Hotel Attendant Fired For Wearing American Flag Lapel Pin
The stars, stripes and a pink slip.
Sean May was fired last week by the Casa Monica hotel in St. Augustine, Fla., for refusing to take off a lapel pin displaying the American flag. He says he had been wearing it on a daily basis for some two years.
"I've actually gotten probably more compliments about it than any of the service I've actually done at the hotel, which is an interesting concept," the hotel attendant (pictured above) told local television station News4Jax, according to a report in the New York Daily News. He added via e-mail to AOL Jobs that he wore the pin in "support" of his country.
Yet despite the accounts of the pin's popularity among customers, May was told to leave the hotel premises on Thursday after he refused to take it off. He came in Friday only to be notified that he was being fired. The hotel, located in the heart of the St. Augustine tourist district, found itself on the defensive after locals sprang to May's defense. Among those throwing their support behind May were members of the U.S. Armed Forces.
"Anybody who takes a chance on his livelihood to take a stand for patriotism is a hero and should be treated like a hero," local Air Force veteran Bruce Whalen told News4Jax.
Blanket Policies Against Insignias
"The Casa Monica Hotel located in St. Augustine, Florida, is an American-based, homegrown historic hotel," the hotel operators said via e-mail to News4Jax. "The property reflects its pride in America and great patriotism by flying the Stars and Stripes high over the hotel. The American flag greets every guest and employee with its symbolism of our belief in this great country.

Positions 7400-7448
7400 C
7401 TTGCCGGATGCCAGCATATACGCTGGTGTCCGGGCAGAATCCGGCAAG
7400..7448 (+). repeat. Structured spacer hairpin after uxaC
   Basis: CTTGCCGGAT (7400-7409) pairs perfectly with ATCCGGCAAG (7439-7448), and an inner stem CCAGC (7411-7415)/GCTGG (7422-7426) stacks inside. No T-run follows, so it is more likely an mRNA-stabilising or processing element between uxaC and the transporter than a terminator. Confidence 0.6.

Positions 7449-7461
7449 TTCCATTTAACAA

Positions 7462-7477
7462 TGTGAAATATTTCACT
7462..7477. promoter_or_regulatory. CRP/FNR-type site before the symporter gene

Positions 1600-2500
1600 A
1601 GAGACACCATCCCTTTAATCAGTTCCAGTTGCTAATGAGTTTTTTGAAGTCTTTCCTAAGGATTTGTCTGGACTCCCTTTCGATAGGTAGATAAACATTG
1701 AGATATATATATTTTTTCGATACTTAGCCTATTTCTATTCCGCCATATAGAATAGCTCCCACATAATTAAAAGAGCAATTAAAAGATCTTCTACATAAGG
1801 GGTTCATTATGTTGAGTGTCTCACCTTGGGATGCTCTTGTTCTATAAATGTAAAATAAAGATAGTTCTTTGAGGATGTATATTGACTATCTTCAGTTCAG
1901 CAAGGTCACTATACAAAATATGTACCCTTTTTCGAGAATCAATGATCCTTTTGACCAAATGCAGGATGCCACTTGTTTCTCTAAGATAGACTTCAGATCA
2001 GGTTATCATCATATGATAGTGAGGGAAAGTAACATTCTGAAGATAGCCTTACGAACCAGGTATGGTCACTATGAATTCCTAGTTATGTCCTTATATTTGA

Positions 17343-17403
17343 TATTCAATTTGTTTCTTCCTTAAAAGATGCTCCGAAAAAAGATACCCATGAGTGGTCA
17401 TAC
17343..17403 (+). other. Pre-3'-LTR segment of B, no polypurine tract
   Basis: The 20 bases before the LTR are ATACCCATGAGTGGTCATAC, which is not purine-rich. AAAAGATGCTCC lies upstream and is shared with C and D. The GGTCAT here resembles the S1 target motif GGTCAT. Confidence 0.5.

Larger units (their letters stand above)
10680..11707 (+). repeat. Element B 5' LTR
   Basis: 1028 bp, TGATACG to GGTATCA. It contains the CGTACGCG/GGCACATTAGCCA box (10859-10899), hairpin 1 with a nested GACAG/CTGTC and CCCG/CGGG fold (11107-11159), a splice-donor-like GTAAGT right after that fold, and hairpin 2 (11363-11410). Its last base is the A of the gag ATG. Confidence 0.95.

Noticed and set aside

"However, our employee handbook clearly states, 'No other buttons, badges, pins or insignias of any kind are permitted to be worn.' No matter an individual's national preference, political views or religious affiliation, it is a standard regulation which ensures equality for all Grand Performers (employees)."
With the hotel showing no signs of reconsidering the decision, locals were planning to organize a boycott on behalf of May. Were such a movement to take off, May would become just the latest American worker to be in the spotlight of a lapel pin controversy. As was reported on AOL Jobs in 2009, Florida-based Home Deport cashier Trevor Keezor was fired for refusing to take off an American flag pin that had an inscription that read, "One nation under God, indivisible."
Keezor said that he was wearing the pin out of solidarity with his brother, then on a second tour of duty in Iraq for the National Guard. Home Depot's rationale was of a piece with that of the Casa Monica.
"This associate chose to wear a button that expressed his religious beliefs. The issue is not whether or not we agree with the message on the button," Home Depot spokesman Craig Fishel said. "That's not our place to say, which is exactly why we have a blanket policy, which is longstanding and well-communicated to our associates, that only company-provided pins and badges can be worn on our aprons."
But of course, no one has been more famously tied to lapel pin controversies than the current president, Barack Obama. When he ran for president back in 2008, the then-Illinois senator had an on-again, off-again relationship with his American flag lapel pin.
When confronted about the issue on the campaign trail, he sought to tamp down the political controversy.
"I haven't been making such a big deal about it. Others have," he said, according to a May 2008 report in Time. "Sometimes I wear it, sometimes I don't."Correction: An earlier version of this article said May was a veteran of the U.S. Armed Forces.
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